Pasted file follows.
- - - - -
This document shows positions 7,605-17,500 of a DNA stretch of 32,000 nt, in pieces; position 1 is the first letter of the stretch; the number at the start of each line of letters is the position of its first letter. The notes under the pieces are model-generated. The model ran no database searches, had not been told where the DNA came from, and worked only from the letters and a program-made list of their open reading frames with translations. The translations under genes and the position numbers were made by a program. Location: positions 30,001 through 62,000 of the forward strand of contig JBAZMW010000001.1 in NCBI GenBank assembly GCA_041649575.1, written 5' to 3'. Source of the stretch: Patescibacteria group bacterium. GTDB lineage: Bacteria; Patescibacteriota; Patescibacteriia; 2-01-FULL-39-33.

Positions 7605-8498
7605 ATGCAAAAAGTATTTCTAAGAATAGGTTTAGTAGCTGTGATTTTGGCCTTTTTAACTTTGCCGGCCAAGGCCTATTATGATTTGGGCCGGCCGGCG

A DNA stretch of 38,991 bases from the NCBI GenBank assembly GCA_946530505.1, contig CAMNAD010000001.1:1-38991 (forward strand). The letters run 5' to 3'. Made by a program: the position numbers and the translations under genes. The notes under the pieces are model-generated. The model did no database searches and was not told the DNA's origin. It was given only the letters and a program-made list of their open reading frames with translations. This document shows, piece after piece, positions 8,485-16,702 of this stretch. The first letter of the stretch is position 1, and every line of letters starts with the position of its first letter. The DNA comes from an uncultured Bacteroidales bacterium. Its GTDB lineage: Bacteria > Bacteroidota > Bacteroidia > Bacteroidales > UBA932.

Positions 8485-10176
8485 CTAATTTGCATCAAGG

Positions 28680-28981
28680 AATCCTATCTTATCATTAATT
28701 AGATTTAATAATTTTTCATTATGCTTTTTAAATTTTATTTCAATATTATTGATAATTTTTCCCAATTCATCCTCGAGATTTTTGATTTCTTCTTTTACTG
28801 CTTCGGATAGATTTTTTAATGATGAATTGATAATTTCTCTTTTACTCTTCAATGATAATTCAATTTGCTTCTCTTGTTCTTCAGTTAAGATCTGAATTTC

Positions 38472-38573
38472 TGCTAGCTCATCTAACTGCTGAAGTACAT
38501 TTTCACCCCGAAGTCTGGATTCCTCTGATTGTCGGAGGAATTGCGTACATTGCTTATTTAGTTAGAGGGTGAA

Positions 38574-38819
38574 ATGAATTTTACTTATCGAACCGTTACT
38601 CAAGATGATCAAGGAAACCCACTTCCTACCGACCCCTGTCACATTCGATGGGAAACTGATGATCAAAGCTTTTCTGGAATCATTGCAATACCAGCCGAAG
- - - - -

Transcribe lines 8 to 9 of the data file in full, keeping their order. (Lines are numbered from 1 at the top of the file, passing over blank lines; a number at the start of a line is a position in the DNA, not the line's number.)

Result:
28680 AATCCTATCTTATCATTAATT
28701 AGATTTAATAATTTTTCATTATGCTTTTTAAATTTTATTTCAATATTATTGATAATTTTTCCCAATTCATCCTCGAGATTTTTGATTTCTTCTTTTACTG